Mobile coverage is something most of us often take for granted. However, getting a mobile signal, let alone data coverage, in the middle of the countryside or in areas without much previous residential infrastructure can be difficult.
Many new developments are being built on the outskirts of towns in areas without any history of residential usage. While these developments may look great, most new builds are notoriously effective at blocking cellular signals. While some tenants may arrange their own wi-fi, whose responsibility is it to make provision for mobile coverage, and why does it matter?
Moving away from the landline
A recent report from Ofcom found that more and more people are relying on their mobile phones instead of the traditional landline. This makes mobile coverage essential for those that rarely use their landline to make calls or for families who can’t afford them altogether. As fewer households have landlines and the need for mobile coverage increases, something has to give and a change needs to be made.
People need to get online
For many, not being able to get online would make everyday life impossible. From keeping in touch with loved ones to online services, banking, checking work emails or even access to medical service, data connectivity is essential. For those without a landline or wi-fi, this means using 3G or 4G services. Housing providers cannot rely on households having wi-fi access or being able to get online elsewhere; access to online services at home is essential.
For those with the option to work from home or take on part-time or freelance roles, the inconsistent availability of 3G or 4G services means that many people often have to use Skype or equivalent services to stay in touch. With more employers encouraging staff to work remotely, and the growth in freelance and part-time work, more people require ubiquitous communications.
Emergency services are also placing greater reliance on mobile signals. In the UK, as the emergency services evaluate a move towards 4G services that could enable live video and data transmissions, mobile coverage in housing developments needs to be up to scratch.
Households without landlines also represent a serious problem for emergency services as it reduces the potential response time for services if residents are unable to contact them. The design of social housing complexes often also means that the point of entry to a home is not always on the ground floor.
Where does the problem arise?
Architects and designers rarely make communications a priority. While some may incorporate a phone line, connectivity of any other kind is hardly ever factored into residential design.
Making architects and designers aware of the need to consider mobile coverage as a part of their design remit is one of the first steps in ensuring that homes have access to mobile coverage and associated services.
Mobile coverage in rural and remote areas is also a huge problem for government, the mobile industry and those charged with building new housing developments. Estates in cities represent a significant challenge, but new builds in remote areas can be especially problematic.
Collaboration between architects, planners and mobile operators is now a priority to ensure that homes are not left with poor or non-existent mobile services.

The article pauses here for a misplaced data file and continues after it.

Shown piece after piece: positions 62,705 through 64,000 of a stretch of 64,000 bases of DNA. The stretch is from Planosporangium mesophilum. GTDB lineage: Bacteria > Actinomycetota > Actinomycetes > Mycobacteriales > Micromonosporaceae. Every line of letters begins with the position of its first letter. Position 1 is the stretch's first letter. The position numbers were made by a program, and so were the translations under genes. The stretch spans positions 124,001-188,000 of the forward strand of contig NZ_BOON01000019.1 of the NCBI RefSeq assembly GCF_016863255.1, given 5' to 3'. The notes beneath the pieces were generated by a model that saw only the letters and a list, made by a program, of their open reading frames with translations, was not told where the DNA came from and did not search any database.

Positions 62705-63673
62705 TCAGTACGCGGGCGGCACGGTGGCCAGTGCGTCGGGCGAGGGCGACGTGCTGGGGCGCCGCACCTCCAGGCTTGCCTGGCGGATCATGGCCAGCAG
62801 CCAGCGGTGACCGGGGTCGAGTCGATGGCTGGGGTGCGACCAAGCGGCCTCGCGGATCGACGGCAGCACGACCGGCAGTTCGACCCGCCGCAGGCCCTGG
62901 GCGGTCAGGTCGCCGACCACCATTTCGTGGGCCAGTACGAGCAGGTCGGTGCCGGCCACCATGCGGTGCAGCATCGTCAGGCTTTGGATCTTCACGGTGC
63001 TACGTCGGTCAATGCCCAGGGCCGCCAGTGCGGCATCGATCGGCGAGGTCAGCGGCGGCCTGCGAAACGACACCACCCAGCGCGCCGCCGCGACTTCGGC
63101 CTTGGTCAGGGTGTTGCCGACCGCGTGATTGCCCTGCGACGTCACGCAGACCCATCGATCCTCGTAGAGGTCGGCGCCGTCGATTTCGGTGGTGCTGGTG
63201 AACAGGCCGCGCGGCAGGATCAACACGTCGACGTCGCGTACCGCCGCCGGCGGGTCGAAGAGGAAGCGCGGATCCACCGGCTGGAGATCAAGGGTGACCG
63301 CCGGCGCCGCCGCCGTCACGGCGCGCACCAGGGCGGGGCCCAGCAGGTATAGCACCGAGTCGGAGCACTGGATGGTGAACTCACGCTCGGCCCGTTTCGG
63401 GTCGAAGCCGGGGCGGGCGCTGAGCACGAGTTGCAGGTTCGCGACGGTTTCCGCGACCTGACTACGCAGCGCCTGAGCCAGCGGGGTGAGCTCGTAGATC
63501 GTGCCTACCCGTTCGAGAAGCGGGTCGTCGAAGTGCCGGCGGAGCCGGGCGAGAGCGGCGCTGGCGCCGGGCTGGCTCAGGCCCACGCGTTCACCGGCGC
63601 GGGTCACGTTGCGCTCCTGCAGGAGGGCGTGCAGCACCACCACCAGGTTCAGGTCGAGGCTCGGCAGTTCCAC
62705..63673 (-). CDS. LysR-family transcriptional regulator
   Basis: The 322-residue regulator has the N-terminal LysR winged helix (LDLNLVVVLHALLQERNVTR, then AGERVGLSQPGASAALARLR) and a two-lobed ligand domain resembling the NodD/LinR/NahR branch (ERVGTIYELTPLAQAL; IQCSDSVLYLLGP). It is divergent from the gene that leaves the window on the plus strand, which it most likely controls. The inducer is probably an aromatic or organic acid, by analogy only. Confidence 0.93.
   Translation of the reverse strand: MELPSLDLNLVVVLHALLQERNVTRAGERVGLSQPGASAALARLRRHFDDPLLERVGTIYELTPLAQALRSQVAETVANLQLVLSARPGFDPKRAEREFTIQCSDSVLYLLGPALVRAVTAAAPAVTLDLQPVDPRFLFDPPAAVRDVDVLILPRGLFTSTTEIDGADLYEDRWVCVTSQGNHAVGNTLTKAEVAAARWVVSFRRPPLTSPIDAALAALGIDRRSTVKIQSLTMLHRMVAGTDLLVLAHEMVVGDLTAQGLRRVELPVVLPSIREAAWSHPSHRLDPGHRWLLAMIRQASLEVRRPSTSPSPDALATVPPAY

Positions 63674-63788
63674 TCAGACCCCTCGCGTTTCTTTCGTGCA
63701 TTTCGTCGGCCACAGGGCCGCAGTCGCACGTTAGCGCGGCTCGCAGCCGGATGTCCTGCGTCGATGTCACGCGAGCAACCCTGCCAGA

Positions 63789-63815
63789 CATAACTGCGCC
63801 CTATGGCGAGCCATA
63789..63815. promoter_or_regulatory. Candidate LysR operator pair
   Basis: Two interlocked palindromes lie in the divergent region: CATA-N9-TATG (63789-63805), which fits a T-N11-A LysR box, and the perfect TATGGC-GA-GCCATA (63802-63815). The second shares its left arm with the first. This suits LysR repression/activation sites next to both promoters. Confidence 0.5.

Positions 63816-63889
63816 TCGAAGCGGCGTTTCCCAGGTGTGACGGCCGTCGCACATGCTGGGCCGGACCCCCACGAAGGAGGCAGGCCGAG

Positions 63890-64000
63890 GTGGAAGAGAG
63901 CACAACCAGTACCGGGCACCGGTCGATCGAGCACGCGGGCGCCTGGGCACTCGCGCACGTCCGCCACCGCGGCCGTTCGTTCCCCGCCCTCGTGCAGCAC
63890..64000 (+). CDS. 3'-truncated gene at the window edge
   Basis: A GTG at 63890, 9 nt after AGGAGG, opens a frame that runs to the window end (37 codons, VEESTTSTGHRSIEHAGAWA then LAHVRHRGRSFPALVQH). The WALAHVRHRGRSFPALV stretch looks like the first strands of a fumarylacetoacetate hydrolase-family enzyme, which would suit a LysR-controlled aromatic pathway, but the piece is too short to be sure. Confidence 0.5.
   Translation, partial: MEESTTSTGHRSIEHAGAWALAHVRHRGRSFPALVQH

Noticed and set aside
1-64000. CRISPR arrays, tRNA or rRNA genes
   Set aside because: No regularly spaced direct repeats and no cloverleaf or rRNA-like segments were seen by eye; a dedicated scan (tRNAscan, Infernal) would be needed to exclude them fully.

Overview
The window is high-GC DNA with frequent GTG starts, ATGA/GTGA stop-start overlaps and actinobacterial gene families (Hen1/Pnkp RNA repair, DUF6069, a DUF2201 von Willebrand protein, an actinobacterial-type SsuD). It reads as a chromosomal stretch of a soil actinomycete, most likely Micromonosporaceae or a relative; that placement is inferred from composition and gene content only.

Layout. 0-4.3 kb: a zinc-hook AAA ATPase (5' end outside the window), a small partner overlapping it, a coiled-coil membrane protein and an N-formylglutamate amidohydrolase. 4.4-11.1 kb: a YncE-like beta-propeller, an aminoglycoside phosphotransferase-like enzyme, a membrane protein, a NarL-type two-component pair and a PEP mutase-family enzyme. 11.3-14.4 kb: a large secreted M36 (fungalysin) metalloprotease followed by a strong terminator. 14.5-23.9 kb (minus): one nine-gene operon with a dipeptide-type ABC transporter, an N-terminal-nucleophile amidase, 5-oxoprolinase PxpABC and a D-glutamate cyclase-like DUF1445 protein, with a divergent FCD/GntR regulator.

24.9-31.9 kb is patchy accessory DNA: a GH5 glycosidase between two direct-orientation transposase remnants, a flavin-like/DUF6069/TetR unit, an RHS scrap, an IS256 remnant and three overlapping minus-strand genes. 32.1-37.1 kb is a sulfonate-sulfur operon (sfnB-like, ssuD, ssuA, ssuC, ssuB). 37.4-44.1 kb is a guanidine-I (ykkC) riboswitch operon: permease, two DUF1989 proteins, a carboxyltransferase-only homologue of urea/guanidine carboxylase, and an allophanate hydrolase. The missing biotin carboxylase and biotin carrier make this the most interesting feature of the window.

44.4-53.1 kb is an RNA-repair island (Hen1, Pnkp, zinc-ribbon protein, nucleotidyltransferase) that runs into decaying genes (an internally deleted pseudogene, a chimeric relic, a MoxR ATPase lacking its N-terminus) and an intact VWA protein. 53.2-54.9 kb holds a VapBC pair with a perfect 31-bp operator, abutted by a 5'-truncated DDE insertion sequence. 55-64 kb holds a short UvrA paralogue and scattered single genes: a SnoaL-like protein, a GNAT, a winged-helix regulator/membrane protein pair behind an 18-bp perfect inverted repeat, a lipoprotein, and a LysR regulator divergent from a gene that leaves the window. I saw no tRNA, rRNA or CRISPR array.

The changing face of mobile networks
The massive growth in smartphones means basic voice coverage is no longer enough. Mobile operators now need to provide enough capacity in their networks to let us stream videos, download emails and access social media.
This means a move away from the big towers that we’re all used to seeing on the tops of hills and buildings, towards new technologies that provide very specific areas or buildings with fast 3G and 4G coverage. This is where town planners, architects and mobile operators are key to providing comprehensive mobile network coverage in homes.
For urban areas and housing complexes, it’s important that architects and designers think about the implementation of technologies that can provide mobile network coverage.
New technology, new applications
Providing mobile coverage from inside buildings or targeted for specific estates and developments can open up a range of new services and use cases that would have never been possible before.
One area is in monitoring the overall movement of people and spotting popular routes and areas. The information provided to housing providers can help to improve current estates and also influence the design of future builds.
For residents, it can facilitate a move away from the traditional reliance on landlines, instead being able to use portable mobile devices to work or access the internet from in and around the home.
What needs to happen next?
The 4G roll out in the UK is gaining pace with most of the major cities and towns now covered, but the targeted coverage mentioned earlier is essential if people are to really make the most of these services. And that’s before we even start looking ahead to what 5G might bring.
Mobile coverage is no longer ‘nice thing to have’ or something that people can live without; it’s essential. The problem is that the way we use mobile networks has changed, to the point where building planners, architects and local authorities need to work alongside mobile operators to ensure that residents don’t lose out. The technology exists to make this a reality so it’s now down to the planners and builders to ensure that mobile coverage is something that is considered at the earliest stages.
Sue Monahan is the CEO of the Small Cell Forum.